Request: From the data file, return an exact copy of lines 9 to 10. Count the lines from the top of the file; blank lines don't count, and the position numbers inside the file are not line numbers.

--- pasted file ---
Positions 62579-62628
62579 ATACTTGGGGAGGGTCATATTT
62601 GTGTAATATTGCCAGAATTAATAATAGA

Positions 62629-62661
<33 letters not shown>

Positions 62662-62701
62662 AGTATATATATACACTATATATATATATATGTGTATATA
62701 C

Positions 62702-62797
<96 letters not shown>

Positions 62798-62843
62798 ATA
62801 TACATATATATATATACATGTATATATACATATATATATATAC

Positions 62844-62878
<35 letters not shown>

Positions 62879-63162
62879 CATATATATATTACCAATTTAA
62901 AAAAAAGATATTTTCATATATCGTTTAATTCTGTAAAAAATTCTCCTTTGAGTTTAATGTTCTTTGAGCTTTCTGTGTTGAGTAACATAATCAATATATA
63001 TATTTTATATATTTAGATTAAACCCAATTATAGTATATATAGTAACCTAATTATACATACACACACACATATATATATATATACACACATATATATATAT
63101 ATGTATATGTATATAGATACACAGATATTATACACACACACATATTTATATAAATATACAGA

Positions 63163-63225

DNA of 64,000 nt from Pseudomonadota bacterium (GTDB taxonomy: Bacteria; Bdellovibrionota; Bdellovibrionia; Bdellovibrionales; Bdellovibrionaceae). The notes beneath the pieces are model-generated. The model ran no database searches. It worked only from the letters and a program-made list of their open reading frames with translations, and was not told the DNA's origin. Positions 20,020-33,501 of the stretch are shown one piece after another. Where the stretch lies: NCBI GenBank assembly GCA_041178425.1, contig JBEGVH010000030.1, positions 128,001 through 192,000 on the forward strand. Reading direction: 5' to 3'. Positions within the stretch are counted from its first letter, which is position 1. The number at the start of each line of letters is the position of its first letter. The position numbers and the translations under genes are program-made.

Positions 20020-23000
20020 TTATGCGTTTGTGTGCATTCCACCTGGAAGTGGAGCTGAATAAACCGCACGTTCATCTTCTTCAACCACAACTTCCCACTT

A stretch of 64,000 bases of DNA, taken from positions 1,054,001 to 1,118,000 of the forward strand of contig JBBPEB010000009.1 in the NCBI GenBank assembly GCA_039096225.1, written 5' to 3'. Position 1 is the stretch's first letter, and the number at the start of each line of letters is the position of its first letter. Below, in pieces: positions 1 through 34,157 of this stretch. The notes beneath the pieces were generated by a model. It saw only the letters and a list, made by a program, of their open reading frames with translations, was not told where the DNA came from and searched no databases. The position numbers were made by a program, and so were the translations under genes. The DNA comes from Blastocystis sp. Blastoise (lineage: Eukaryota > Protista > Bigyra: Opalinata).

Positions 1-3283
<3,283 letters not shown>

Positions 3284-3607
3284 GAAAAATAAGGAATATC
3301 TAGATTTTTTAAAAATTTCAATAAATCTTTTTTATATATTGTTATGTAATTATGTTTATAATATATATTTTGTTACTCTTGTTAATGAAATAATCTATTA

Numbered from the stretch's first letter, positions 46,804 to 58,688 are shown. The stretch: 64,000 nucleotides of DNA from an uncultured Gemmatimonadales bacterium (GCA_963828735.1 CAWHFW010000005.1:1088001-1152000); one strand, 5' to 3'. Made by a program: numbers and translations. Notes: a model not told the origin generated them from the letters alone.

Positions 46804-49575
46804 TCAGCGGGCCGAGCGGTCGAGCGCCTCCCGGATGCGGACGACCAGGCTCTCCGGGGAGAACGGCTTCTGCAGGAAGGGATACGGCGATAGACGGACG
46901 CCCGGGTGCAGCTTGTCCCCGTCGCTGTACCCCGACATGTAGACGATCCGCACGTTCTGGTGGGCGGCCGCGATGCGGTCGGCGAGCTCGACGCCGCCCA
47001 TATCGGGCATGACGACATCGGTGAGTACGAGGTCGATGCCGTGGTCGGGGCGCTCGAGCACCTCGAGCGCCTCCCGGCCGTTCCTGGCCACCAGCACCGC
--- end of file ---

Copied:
Positions 62702-62797
<96 letters not shown>